Night at the Museum of Anatomy - The sequel
Issued: Thu, 01 Aug 2019 15:49:00 BST
Over 120 enthusiastic attendees enjoyed an evening of unique demonstrations and interactive displays as the Night at the Museum of Anatomy: Past, Present and Future event returned by popular demand on Thursday 31 January 2019.
A collaboration between the Royal College of Physicians and Surgeons of Glasgow, the Clinical Anatomy Skills Centre, the University of Glasgow's Anatomy Facility, the Hunterian Museum, and the School of Simulation and Visualisation, the inaugural event was staged last September.
Such was the popularity of the night that the decision was taken to offer a further opportunity to experience this very special assembly charting how we have have visualised, studied and taught human anatomy over the centuries.
The event, opened by Professor Paul Rea and Professor Fabio Quandamatteo and staged between the Thomson Building and the Museum of Anatomy, featured a number of stands covering the following areas:
Hunter and Cleland Specimens (Ianto Jocks)
An exploration of unique historical anatomical specimens dating from the 1700s and 1800s and the collections of William Hunter and John Cleland, renowned anatomists from the 18th and 19th centuries, respectively.
Sir William Macewen - Innovation in Surgery (Dr John Shaw Dunn)
A former Regius Professor of Surgery at the University of Glasgow, attended learned how one of Glasgow's most influential surgeons taught pioneering concepts in neurosurgery, orthopaedics, and forensic medicine in the 19th and 20th centuries.
Specimens of the human body preserved by this very special technique, which was invented in the late 1970s and enablied us to preserve specimens for use in teaching and research, were available to view.
Clinical Anatomy Skills Centre (Ian Colquhoun)
A joint partnership between the University of Glasgow and the Royal College of Physicians and Surgeons of Glasgow supported by the William and Elizabeth Davies Charitable Foundation, this exhibit showed how surgeons, medical professionals and dentists are trained in the modern world of simulation training utilising the cadaveric resources of the West of Scotland Donation Programme.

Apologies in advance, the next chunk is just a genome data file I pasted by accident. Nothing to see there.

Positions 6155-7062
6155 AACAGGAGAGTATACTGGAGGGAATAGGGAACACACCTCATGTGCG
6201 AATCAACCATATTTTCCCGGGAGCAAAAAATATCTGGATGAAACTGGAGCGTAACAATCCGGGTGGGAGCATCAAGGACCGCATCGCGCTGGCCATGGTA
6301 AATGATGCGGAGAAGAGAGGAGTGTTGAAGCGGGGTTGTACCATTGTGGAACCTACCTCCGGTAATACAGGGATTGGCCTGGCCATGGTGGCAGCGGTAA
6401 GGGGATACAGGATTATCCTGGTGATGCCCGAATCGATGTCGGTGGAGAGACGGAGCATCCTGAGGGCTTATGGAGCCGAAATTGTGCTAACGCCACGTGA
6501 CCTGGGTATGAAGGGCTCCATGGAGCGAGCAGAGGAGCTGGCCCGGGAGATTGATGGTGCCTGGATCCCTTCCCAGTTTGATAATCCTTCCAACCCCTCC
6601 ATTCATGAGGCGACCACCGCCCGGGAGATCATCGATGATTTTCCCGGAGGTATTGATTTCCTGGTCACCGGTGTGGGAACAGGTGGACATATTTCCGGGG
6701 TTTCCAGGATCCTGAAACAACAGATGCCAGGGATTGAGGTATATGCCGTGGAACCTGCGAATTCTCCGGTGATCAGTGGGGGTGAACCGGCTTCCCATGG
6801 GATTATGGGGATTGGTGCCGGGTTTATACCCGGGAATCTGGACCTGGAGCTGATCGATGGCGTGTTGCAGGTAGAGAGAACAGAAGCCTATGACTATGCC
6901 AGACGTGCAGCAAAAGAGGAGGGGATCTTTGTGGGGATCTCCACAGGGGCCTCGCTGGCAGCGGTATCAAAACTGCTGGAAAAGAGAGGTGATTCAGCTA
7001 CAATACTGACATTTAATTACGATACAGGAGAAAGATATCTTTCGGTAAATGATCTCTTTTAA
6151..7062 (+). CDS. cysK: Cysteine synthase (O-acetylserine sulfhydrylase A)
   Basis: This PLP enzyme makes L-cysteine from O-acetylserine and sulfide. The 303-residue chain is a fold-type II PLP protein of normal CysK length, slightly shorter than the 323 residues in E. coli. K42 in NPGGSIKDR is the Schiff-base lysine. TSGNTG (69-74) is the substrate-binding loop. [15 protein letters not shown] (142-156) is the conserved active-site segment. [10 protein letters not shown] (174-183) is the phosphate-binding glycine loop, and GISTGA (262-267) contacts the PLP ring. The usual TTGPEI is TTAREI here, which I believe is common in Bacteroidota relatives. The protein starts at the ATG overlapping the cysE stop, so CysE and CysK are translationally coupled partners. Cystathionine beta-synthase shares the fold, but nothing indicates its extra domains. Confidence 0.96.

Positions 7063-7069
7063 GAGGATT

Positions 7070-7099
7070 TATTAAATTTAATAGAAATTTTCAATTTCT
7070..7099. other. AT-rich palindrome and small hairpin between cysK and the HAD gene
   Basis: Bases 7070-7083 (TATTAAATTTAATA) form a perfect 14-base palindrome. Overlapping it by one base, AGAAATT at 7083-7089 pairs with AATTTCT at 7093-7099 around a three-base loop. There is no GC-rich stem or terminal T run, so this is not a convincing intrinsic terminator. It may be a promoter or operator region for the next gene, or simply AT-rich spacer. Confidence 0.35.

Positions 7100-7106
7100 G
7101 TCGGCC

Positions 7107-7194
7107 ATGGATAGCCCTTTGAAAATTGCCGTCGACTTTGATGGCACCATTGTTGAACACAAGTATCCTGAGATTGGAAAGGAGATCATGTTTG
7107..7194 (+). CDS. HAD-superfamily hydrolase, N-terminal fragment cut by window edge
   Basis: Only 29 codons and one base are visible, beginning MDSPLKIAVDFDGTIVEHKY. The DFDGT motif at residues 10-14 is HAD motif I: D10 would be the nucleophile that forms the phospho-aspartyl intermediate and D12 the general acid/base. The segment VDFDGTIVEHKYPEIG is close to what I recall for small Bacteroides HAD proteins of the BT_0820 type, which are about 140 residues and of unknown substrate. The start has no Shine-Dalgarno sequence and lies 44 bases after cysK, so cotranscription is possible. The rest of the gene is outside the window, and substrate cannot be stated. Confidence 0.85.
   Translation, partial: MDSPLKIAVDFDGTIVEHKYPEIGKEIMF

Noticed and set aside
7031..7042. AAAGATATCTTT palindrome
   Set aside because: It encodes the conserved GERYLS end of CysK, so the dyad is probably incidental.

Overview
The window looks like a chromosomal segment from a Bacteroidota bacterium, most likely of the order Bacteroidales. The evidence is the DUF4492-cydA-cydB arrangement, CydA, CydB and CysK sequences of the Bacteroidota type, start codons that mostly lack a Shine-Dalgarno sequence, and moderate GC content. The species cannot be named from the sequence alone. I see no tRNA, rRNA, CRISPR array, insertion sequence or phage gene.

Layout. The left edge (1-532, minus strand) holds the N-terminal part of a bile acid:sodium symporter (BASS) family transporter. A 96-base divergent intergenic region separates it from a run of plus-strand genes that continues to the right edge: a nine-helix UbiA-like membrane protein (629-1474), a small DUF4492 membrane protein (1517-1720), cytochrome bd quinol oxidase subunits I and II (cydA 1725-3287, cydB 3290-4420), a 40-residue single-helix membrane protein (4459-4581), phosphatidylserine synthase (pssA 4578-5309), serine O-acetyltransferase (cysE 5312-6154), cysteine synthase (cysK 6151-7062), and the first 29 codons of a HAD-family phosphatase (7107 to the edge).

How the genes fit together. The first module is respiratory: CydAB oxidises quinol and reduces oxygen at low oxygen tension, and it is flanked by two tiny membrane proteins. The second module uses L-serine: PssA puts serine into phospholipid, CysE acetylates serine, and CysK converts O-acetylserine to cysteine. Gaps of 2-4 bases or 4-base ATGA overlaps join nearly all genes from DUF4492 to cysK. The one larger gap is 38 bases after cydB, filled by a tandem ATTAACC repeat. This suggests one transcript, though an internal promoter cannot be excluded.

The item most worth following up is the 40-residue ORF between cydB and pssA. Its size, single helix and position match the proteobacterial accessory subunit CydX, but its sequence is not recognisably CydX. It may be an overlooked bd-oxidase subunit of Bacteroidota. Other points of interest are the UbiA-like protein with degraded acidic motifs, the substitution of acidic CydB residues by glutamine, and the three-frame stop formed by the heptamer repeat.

Visualising Medical Heritage Project (Colleagues from the Royal College of Physicians and Surgeons of Glasgow)
This project brought medical history to life, particularly Glasgow's rich medical history and the major role that Glasgow practitioners have played in advancing healthcare practice, by enabling enhanced access to our museum collection through cutting-edge visualisation technology.
Felt Anatomy and Anatomical Body Painting (Catherine MacRobbie)
One half of this fun-filled station gave attendees an opportunity to revisit their childhood by creating their own tactile felt anatomy figures, with all the major organs and body parts.
The other half used body painting to help in the understanding of human anatomy through artistic methods. This was part of Art-Beat, Art & Anatomy Edinburgh, an association of Anatomy@Edinburgh link medical students and the public to local medical professionals and artists.
Medical Visualisation and Human Anatomy (Dr Matt Poyade and Dr Jordan Trench)
Through the joint MSc programme in Medical Visualisation and Human Anatomy with the Anatomy Facility, School of Life Sciences in the University of Glasgow, the Glasgow School of Art's School of Simulation and Visualisation empowers postgraduate students from different academic backgrounds to creatively develop their own technologically based framework to the domain of life sciences. In this unique Masters programme, students are given the opportunity to explore the use of immersive and interactive technologies while building up anatomical knowledge.
The feedback has been overwhelming positive. So much so, in fact, that Professor Rea is already looking to the future. He said: "I would like to thank all staff and those who attended. It was such a successful night, and we look forward to the next one!"